Victor Costello: Leo must ignore calls to adopt expansive game-plan and focus on getting results
Published 04/12/2015 | 02:30
To the common eye, last week's slog against Ulster was a boring, unappetising inter-provincial match.
No matter what Ulster have done in the Kingspan Stadium, or what they used to do in Ravenhill, it generally never matters when it comes to a derby game in the RDS. Leinster will always have the upper hand, even if the home side's season has declined and free-flowing tries are at a minimum.
I have spoken before about Leinster's management and their dealing with the media but there are signs from last week's game that they have done what they said they would do.
Most provinces are guilty of playing a conservative style of rugby at the moment.
Connacht are the leaders in promoting a high-risk style of play that their supporters revel in and this worked for them in their impressive win against Munster.
With the Ireland squad and across the provinces, there is a call for a more expansive game but as a provincial coach you cannot buy into the pressure from outside and must focus on rebuilding within.
The win against Ulster was not pretty but it was necessary. The manner of play was much improved from Leinster's first outing in Europe. The creativity and acceleration from the half-backs and backline was impressive, although unfinished.
The set-pieces were improved - they had clearly been given the necessary attention midweek.
Ulster have to be given credit for their defensive structure under Les Kiss but offered little else.
With the selection of Luke McGrath and Josh van der Flier, it is clear that Leinster are rebuilding and should be given time to do so. With the performance of these two players, this rebuilding process should not take long.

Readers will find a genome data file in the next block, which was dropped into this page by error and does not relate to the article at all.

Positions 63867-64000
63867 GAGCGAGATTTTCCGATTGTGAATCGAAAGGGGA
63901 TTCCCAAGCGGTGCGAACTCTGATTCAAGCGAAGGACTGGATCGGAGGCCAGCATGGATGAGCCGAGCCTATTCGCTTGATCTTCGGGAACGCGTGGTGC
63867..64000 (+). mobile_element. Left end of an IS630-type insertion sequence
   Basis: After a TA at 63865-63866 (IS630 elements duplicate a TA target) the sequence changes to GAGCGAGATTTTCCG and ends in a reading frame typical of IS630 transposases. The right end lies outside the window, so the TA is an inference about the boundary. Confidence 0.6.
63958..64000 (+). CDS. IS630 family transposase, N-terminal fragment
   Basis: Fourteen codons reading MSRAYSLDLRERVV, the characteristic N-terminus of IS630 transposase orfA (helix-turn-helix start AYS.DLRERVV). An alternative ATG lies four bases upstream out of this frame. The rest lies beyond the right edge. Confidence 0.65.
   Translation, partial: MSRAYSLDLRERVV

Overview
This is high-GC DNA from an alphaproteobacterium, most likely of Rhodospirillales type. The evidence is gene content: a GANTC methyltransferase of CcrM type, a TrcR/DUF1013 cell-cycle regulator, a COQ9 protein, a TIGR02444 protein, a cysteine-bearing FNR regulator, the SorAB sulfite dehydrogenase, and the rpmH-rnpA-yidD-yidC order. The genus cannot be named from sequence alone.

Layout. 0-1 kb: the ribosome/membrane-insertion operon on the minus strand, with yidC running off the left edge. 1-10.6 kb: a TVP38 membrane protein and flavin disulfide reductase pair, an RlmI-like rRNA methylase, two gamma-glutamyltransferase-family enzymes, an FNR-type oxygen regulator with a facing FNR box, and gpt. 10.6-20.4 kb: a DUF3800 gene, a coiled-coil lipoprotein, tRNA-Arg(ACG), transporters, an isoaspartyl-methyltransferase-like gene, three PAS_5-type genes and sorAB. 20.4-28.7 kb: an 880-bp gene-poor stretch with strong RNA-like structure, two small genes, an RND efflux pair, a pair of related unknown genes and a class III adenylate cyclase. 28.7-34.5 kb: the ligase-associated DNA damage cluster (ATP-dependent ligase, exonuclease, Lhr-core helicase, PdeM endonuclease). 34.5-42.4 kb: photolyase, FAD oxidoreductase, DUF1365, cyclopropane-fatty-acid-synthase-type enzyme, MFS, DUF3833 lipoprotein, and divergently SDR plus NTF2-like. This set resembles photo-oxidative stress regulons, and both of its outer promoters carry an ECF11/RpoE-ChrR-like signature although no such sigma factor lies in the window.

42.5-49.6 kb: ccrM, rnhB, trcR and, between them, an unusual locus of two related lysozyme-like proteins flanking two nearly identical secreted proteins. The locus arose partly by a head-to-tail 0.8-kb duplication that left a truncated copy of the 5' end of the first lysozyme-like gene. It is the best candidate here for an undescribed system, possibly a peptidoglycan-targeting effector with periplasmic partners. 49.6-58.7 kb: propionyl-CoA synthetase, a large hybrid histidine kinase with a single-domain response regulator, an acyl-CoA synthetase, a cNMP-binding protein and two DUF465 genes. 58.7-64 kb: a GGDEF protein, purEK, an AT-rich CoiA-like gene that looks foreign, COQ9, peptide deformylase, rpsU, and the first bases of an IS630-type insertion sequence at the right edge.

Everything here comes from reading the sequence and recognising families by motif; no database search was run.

McGrath is providing Jonathan Sexton with a fast, efficient service and Van der Flier's work-rate is up there with the best opensides in Europe.
What should be worked on for his and his colleagues' benefit is the balance of the back-row. Through Leinster's most successful years, there has been an abundance of power available in this area and the right balance didn't matter as they were blitzing through teams.
The back-row during this time was built primarily around Jamie Heaslip and Sean O'Brien. In the future, the back-row will be built around Van der Flier, with a ball carrier and lineout option to accompany him.
Glasgow away this weekend looks winnable as the champions are suffering a lag from their success last year. But Leo Cullen has to be smart in selection.
The next three weeks is where the management need to prioritise the Pro12 while putting performances back into European games. Selection this week must determine selection for the next three weeks, bar injury.
Consistency in selection will show consistency in performance and the in-form new blood will increase the energy levels in the big games they would normally be discarded for.
Whatever the blend of youth and experience the management pick, they should stick with.
There has been much talk about the back-to-back games against Toulon and it would be hard for the players to ignore theses hurdles before the Christmas period.
However, no game over the next three weeks should strike fear into anyone involved in Leinster.
When Irish teams were dominant in Europe they had a pride in their performance that no other team could beat.
Toulon are the Expendables of European rugby, a bunch of aged mercenaries thrown together that have bullied teams over the last five years.
Leinster have the tradition and they just need the belief to turn them over.
This build-up needs to start against Glasgow - Scotstoun Stadium can be the warm up for Stade Felix Mayol.